A small business may only submit one Project Pitch per submission window. A small business is permitted to resubmit its Project Pitch (with revisions to address any deficiencies) in a future submission window. (Please reference the solicitation for submission windows).

      Any small business that has received an invitation to submit a full proposal, or which has a full proposal under review, must wait for a resolution of the full proposal before submitting a new Project Pitch.

      An invitation to submit a full proposal is valid for one year.

  2. prior to the end of
    the submission window
    and upon invitation
    1. If your company hasn’t worked with the government before, you’ll need to register with these systems. You MUST have completed your SAM registration BEFORE you can begin entering your proposal in FastLane. Start as soon as possible!!

      Dun and Bradstreet (DUNS number)

      Processing time: Up to five business days

      A DUNS number is a unique, nine-digit number that identifies each physical location of your company. You’ll need one in order to receive government funding. Because you’re applying for a DUNS number for government funding, processing time should take about five business days.

      System for Award Management (SAM)

      Processing time: Up to three weeks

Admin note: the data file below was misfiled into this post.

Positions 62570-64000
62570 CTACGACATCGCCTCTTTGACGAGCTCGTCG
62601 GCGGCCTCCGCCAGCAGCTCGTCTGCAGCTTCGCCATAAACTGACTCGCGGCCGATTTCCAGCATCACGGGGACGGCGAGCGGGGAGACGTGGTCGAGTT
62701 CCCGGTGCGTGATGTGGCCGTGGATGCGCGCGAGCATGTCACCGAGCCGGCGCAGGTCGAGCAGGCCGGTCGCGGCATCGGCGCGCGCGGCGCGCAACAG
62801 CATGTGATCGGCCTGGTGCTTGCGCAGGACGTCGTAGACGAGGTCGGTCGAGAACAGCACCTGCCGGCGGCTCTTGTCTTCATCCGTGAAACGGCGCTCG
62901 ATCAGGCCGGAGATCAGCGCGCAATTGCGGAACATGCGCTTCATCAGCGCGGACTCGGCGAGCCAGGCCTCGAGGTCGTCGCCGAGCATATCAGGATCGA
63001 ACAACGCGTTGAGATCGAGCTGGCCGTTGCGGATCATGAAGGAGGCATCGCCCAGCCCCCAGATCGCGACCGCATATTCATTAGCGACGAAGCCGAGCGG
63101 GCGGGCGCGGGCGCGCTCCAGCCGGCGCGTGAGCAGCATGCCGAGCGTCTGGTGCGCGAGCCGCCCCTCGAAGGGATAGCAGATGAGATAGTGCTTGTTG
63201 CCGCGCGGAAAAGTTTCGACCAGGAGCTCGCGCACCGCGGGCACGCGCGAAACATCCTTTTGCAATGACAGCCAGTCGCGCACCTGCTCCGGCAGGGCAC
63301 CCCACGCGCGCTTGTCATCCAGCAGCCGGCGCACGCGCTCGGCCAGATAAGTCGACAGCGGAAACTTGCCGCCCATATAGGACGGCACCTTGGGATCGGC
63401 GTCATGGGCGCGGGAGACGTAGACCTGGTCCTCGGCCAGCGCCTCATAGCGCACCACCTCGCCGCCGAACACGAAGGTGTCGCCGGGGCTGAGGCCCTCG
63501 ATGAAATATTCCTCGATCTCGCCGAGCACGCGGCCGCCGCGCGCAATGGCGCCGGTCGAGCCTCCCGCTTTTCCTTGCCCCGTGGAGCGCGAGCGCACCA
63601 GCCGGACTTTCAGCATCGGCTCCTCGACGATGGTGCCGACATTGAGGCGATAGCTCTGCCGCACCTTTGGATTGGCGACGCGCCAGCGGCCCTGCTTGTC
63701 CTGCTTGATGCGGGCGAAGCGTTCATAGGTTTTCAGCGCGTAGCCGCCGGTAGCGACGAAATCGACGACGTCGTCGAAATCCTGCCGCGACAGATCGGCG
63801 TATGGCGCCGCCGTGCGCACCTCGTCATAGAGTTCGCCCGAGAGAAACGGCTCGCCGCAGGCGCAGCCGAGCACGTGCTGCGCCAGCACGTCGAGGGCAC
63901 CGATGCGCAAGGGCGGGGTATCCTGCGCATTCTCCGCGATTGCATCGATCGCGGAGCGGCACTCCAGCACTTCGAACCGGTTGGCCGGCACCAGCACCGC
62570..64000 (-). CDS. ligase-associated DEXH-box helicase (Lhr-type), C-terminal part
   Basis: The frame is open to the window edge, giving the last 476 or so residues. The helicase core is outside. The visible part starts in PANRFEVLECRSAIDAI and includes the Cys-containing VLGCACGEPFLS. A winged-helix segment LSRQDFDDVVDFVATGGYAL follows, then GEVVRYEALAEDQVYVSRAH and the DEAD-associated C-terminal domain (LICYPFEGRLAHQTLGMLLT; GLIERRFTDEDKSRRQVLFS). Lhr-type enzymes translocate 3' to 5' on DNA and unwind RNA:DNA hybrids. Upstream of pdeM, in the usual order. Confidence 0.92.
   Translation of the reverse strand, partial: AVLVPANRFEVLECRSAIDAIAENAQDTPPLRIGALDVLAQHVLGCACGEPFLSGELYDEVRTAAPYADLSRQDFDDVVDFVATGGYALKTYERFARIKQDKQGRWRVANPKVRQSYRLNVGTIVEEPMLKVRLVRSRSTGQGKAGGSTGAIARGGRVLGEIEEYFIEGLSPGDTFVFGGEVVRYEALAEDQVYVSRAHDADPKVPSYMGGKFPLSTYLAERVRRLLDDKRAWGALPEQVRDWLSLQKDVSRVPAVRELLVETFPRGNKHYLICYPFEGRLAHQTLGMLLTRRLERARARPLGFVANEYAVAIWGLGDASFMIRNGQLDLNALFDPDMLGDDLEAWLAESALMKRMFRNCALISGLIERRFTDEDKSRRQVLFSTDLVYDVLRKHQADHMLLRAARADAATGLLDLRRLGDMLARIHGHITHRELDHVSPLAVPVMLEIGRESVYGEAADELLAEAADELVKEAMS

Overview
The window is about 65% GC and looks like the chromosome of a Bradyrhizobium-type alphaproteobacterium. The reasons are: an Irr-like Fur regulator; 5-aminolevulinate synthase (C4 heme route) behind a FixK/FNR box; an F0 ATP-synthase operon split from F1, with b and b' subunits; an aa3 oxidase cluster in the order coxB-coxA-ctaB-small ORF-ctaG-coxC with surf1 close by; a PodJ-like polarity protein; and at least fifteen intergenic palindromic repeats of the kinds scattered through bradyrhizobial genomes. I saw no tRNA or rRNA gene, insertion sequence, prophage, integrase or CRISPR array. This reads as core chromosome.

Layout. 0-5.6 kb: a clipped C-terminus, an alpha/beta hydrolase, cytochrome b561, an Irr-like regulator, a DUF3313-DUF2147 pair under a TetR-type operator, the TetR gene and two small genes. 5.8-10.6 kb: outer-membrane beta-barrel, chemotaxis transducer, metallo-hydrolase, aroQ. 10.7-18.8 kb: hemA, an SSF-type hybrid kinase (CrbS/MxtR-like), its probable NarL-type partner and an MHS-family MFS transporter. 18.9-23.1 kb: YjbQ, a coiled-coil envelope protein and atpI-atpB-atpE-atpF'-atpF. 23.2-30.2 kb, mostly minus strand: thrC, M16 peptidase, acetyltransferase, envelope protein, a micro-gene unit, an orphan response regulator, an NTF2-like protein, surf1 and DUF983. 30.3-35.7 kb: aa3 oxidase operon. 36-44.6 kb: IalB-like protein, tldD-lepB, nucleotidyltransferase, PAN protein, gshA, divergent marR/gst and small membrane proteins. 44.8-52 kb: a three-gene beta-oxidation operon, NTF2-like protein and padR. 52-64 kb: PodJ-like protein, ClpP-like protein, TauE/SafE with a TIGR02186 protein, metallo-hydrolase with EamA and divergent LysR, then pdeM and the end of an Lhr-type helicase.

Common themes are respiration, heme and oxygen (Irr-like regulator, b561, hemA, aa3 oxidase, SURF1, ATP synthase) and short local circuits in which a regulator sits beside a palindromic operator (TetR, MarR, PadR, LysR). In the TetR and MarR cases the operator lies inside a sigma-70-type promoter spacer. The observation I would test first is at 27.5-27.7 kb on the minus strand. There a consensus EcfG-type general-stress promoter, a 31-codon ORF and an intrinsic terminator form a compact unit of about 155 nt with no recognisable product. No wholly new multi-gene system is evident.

You MUST register to do business with the U.S. government through System for Award Management (SAM). When you register, you’ll have to share bank account information of the account where the NSF funds would be deposited. This registration process is free and takes only 10-15 minutes to initiate, but can take up to three weeks to complete. An active registration is needed to create a FastLane account and submit a proposal to NSF. Registration expires after one year. (Online Grant Management for the NSF Community)

      Processing time: Up to 48 hours

      Before applying, you need to register your company with NSF in Only after registering with can you login to FastLane and begin preparing your proposal. (SBIR and STTR proposals are not accepted in We recommend you explore FastLane before submitting your application.

      SBIR Company Registry

      Finally, you need to register with the SBIR Company Registry (operated by the Small Business Administration). Post-registration, you’ll receive a Business Concern Control ID (SBC ID), which you’ll need to include in your FastLane application.

    2. Check out our SBIR solicitation or STTR solicitation to prepare your full proposal.

    3. We encourage you to familiarize yourself with our FastLane guide.

  3. Submission window closes

    There are four submission windows for Phase I proposals in 2021:
    February 12, 2021 - March 4, 2021
    March 5, 2021 - June 3, 2021
    June 4, 2021 - September 2, 2021
    September 3, 2021 - December 2, 2021
  4. 1-3 months after
    the window closes
    Applications undergo merit reviews.
  5. 4-6 months after
    the window closes
    We'll notify you whether your proposal is accepted or declined.
  6. 5-6 months after
    the window closes
    If your proposal is accepted, you'll receive funding of up to $256,000 and begin Phase I research and development.